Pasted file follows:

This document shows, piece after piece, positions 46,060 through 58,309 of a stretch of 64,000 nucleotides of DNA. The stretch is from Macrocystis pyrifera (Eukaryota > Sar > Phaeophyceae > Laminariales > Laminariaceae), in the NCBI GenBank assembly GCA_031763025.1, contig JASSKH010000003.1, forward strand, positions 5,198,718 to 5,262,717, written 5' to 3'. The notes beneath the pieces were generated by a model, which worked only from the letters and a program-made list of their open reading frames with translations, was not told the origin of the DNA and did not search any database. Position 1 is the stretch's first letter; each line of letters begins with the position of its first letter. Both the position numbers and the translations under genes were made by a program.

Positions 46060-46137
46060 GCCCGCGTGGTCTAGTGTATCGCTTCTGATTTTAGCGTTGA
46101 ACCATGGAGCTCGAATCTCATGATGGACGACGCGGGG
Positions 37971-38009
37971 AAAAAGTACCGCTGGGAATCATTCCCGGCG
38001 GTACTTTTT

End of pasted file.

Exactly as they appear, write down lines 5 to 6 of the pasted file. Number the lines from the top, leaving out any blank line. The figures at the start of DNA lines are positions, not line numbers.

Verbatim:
Positions 37971-38009
37971 AAAAAGTACCGCTGGGAATCATTCCCGGCG